Location: Plant Science ResearchTitle: Efficiency and profitability of fungicides in controlling Bipolaris diseases and enhancing grain yield in cultivated wild rice (Zizania palustris)
Submitted to: Crop Protection
Publication Type: Peer Reviewed Journal
Publication Acceptance Date: 11/2/2020
Publication Date: 3/1/2021
Citation: Castell-Miller, C.V., Schlatter, D.C., Samac, D.A. 2021. Efficiency and profitability of fungicides in controlling Bipolaris diseases and enhancing grain yield in cultivated wild rice (Zizania palustris). Crop Protection. 141(2021):105455. https://doi.org/10.1016/j.cropro.2020.105455.
Interpretive Summary: In 2015 there was an epidemic of leaf diseases in cultivated wild rice paddies across Minnesota that resulted in low grain yields to complete crop failure. There was a concern that the fungicides being use had lost efficacy. On-farm research was done in four locations over three years with five different fungicide combinations to test the efficacy of current practices. Overall, the fungicide treatments reduced leaf diseases and enhanced grain yields compared to the untreated control. There was an 85% probability overall that increased grain yield would offset the cost of fungicide application. On average, two fungicide applications had less risk than single sprays in offsetting costs. Together, these results indicate that current fungicides in use are profitable and efficient in reducing disease and enhancing grain yield in cultivated wild rice paddies. This information will assist growers in making economical crop management decisions.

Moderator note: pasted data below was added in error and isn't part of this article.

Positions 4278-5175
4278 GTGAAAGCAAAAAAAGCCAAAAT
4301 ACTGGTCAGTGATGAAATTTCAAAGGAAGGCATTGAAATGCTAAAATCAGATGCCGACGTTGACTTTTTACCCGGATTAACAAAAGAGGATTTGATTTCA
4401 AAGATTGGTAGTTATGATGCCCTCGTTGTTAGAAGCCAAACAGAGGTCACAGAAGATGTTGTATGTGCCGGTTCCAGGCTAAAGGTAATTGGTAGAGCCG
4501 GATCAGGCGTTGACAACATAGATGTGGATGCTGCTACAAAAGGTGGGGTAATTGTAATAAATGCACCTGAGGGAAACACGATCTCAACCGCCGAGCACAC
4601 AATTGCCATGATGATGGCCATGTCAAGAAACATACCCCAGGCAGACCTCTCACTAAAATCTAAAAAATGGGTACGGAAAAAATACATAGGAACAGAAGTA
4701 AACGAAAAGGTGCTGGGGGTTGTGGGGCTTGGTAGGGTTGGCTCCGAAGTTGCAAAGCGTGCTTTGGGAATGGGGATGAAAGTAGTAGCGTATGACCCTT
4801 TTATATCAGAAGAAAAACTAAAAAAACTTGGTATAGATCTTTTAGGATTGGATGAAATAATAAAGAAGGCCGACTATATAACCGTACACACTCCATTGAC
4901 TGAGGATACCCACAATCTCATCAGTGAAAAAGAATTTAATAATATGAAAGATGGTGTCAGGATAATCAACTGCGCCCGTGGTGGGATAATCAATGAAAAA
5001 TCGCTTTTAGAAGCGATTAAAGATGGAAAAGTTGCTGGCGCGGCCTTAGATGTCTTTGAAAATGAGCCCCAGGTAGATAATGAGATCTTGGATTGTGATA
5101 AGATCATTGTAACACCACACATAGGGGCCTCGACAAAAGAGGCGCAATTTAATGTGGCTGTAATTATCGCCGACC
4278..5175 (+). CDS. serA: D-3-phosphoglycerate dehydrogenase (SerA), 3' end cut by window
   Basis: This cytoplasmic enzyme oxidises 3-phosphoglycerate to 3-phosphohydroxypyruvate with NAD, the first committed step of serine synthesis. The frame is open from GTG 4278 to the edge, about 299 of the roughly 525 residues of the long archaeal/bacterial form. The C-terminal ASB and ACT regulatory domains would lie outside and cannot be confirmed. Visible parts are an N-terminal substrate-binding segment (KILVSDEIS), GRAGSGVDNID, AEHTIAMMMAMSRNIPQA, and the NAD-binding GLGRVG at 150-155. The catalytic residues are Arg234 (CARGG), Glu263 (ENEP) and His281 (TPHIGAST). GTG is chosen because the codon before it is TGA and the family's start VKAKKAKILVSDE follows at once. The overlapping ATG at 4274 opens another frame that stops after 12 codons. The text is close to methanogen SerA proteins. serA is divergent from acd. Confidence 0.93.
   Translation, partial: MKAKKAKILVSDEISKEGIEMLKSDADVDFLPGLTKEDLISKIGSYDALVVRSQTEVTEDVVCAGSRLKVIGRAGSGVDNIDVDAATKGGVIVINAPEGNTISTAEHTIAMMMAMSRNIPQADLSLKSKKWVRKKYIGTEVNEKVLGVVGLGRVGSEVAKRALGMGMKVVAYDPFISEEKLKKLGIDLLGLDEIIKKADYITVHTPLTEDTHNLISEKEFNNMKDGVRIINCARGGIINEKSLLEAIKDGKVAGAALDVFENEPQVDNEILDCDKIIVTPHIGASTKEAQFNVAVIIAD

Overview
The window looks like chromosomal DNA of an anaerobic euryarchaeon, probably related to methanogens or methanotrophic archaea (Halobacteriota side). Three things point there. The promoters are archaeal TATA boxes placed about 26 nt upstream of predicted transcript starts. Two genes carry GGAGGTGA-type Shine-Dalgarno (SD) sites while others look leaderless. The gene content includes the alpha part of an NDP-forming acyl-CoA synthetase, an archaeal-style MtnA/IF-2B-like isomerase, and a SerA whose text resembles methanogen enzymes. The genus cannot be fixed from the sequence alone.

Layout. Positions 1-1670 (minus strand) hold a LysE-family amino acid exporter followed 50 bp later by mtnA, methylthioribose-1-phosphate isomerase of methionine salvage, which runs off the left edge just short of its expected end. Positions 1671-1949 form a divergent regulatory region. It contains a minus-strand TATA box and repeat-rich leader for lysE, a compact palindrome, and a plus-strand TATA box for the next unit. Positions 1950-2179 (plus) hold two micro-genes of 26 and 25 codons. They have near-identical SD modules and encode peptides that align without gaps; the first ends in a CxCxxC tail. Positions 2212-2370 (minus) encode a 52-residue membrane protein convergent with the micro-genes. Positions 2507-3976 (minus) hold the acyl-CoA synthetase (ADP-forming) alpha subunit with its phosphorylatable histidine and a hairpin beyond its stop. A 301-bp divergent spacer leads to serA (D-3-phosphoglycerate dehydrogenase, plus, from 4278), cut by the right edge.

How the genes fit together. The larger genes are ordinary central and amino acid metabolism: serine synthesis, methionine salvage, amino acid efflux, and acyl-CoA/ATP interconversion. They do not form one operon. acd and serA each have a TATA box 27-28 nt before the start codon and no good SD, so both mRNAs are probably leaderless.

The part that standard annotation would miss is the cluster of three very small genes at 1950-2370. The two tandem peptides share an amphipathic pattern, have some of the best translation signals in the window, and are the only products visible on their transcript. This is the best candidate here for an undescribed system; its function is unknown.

Technical Abstract: In 2015 significant grain losses were observed in conjunction with high disease severity in cultivated wild rice (Zizania palustris) in Minnesota. The integrated disease management program included use of one or two fungicide sprays within the growing season. To test the efficiency of fungicide practices, on-farm trials were conducted in four Minnesota locations over two to three years using five fungicide combinations: QuiltXcel followed by Quadris (QX/Q), one early application of QuiltXcel (QX/-), early application of Quadris followed by Quadris (Q/Q), one early Quadris application (Q/-), and one late Quadris application (-/Q). Overall, disease severity was consistently reduced, and grain yield enhanced by fungicides compared to the non-treated control. A meta-analysis found the average disease effect sizes over all fungicide treatments were statistically significantly different (p–value = 0.0016) compared to the control. Grain yield effect sizes of treated plots were also superior to the control (p-value = 0.0061). Fungicide effect sizes on grain yield for QX/Q, QX/-, and Q/Q applications were statistically differently from the control with overall grain increases of 200 kg/ha (SEM = 46.7), 123 kg/ha (SEM = 50.2), and 179 kg/ha (SEM = 46.0), respectively. The probability of offsetting fungicide costs for the overall treatments was 85.5% but it differed by treatment from 57% (Q/-) to 87% (QX/Q). On average, two fungicide applications had less risk than single sprays in offsetting costs. Together, these results indicate that fungicide use is profitable and efficient in reducing disease and enhancing grain yield in cultivated wild rice paddies.